Workshop helps Summit building community get more familiar with Zero Energy Ready Homes program
Several stakeholders, including the High Country Conservation Center and Summit County government, came together to hold a workshop on Zero Energy Ready Homes for the Summit building community Nov. 18.
The Summit Sustainable Building code aims to maximize energy efficiency, air quality and water conservation in an effort to work toward goals outlined in the Summit Community Climate Action Plan, which include reducing emissions 50% by 2030 and 80% by 2050. In order to reach these goals, all future homes need to be Zero Energy Ready.
In a room of about 40 builders, designers and architects, Zero Energy Ready Homes trainer Robby Schwarz explained the details of the program and answered questions from local builders and designers.
“With his background in building science, he was really able to explain why certain things are required the way that they are, and we really got deep into some of the questions that have been coming up from a building science perspective,” conservation center Climate Action Director Jess Hoover said about the workshop.
Stephen Oppito, with Pinnacle Mountain Homes, also attended the workshop and said it was really helpful. He said Schwarz did a good job of laying out the basics of the program while also explaining some of the “why” and “how” questions builders had. Oppito said the workshop also dove into some of the specific challenges people have faced in their experience with the program so far.
“The more of these sort of instructional meetings that we can have, I think the more helpful it is for the builders in the building community to become more familiar with the program and therefore less intimidated by it,” Oppito said.
Paul Steinweg, with Iron Forest Building Co., said it was nice to finally have an educational outlet for the community relating to the sustainable building codes.
While the county and Breckenridge remain in a “training period” for the sustainable codes, Steinweg said he refers to it as a “trial period” because builders haven’t been provided any specific training for certain aspects of the codes. He said the workshop provided additional information and insight on the Zero Energy Ready Homes program.
“I think so many people went (because) it was a clear outreach of those people that are interested in this code to provide a little bit more information,” Steinweg said.
Steinweg said there are still many questions lingering, though the building community has continued to work with local organizations and governments to tweak the codes as they learn more about them. Specifically, he said windows are a piece that continuously comes up because of how such a small difference in window installation can have an impact regarding energy use.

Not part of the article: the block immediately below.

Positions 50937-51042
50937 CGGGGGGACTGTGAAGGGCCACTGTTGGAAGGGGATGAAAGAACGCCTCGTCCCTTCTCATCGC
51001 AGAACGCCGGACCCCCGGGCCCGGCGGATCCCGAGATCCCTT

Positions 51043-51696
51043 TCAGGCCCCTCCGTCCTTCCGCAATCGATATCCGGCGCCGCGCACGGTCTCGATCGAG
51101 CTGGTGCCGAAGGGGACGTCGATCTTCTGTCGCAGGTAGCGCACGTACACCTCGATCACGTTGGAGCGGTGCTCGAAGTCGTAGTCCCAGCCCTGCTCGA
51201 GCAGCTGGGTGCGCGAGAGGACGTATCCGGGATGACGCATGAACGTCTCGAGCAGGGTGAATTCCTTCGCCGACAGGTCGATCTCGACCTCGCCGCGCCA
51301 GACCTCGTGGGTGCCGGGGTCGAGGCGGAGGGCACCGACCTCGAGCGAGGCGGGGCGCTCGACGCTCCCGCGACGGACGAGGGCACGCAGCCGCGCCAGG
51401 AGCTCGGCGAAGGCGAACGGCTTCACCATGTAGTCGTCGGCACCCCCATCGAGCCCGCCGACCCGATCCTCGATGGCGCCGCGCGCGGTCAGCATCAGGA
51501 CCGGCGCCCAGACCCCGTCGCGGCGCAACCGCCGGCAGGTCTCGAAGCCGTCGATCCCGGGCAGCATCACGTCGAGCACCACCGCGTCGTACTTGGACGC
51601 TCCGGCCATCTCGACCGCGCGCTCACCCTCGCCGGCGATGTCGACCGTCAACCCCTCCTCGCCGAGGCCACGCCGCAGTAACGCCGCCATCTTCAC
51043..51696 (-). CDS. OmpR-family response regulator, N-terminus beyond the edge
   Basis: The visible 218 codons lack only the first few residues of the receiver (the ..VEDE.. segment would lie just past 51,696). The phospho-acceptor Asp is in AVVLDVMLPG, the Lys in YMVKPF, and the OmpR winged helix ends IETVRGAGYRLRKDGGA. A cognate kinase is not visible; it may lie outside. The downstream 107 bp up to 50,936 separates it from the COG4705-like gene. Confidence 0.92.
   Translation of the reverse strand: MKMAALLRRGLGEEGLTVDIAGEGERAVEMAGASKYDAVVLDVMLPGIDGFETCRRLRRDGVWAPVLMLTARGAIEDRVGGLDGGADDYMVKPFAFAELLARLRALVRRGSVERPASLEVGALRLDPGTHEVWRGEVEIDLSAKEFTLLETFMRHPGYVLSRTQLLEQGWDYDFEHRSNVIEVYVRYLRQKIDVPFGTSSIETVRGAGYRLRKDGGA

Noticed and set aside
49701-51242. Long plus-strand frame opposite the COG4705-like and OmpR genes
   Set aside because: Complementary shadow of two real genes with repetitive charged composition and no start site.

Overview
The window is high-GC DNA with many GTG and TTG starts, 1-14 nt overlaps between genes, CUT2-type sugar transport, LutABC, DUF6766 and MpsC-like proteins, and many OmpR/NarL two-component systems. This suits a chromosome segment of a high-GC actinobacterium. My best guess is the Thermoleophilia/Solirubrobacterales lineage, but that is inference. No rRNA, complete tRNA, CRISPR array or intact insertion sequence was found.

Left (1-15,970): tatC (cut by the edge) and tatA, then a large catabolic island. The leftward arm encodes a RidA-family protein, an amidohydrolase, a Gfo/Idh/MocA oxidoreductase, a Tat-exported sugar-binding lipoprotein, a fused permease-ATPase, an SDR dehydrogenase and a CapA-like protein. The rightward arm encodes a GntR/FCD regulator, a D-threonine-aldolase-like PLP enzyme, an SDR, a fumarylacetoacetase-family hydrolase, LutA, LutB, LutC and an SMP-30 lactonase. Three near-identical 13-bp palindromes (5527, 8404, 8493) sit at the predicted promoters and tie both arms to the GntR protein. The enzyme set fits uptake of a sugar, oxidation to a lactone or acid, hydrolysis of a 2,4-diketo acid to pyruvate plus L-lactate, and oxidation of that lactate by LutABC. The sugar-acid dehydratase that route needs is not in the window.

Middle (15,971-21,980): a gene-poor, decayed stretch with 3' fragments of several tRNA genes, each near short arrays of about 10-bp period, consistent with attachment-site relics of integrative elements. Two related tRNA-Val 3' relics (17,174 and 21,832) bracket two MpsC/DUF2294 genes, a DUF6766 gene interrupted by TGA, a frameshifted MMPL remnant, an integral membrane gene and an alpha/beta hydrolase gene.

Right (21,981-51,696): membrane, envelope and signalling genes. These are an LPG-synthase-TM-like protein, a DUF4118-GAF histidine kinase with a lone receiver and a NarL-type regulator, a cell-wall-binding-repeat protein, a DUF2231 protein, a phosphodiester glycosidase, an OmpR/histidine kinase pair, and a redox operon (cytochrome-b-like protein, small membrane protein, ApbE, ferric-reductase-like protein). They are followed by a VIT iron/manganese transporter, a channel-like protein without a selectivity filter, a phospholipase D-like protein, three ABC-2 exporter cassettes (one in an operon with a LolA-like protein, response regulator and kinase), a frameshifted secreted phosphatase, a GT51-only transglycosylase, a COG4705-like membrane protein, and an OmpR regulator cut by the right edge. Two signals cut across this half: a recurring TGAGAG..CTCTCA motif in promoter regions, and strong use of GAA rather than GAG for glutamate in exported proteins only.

Oppito noted that the Zero Energy Ready Homes program is designed to function in climates that are very different from Summit County’s and that tweaks need to be made to make it adaptable to altitude. He emphasized that the increased sun exposure at Summit’s altitude poses a challenge for energy conservation through windows.
“This program is a national program that works very well for 95% of the country, and we just happen to be in that 5% where some of the stuff doesn’t translate to our environment,” Oppito said.
The county is still leading a technical advisory board that continuously meets to discuss the codes, including stakeholders from the conservation center, local governments and the building community. Steinweg said the collaborative work they are doing is rewarding as everyone is listening to one another’s needs.
“We had an advisory board meeting a few weeks back that I walked out of and just said, ‘Man, I’m so glad I live here,’” Steinweg said. “Because we have the building department who’s listening to the builders, we have the energy consultants who are talking to the building department and the builders — it just felt like the most collaborative thing I had been a part of in Summit County yet.”
Steinweg joked that there could be a workshop like this every month for the next two years and builders would still have more questions. He said every time he learns something new about the code, there are questions that immediately come surrounding it. He described it like a domino effect.
Summit County Chief Building Official Scott Hoffman said the workshop was a great opportunity to have an open conversation about some of the issues builders are having with the program.
“It gave a chance for 40 or 50 stakeholders that are involved with the process to get in the same room,” Hoffman said. “I think that collaborative nature that’s associated with a big group together, where everybody has a chance to sustain and express their opinions, was good.”
Hoffman said working with the new codes and issuing permits over the past 18 months has provided real examples of issues that come up and need to be addressed. He said he will be at the Dec. 14 Summit Board of County Commissioners work session to talk through some of the options for the codes with commissioners.
“It’s a great step in the sense of actually providing some training for this new program that hasn’t gotten a ton of attention yet as far as training goes,” Steinweg said. “But we still have, I think, a lot of work to do, and the building department seems to be listening to that.”
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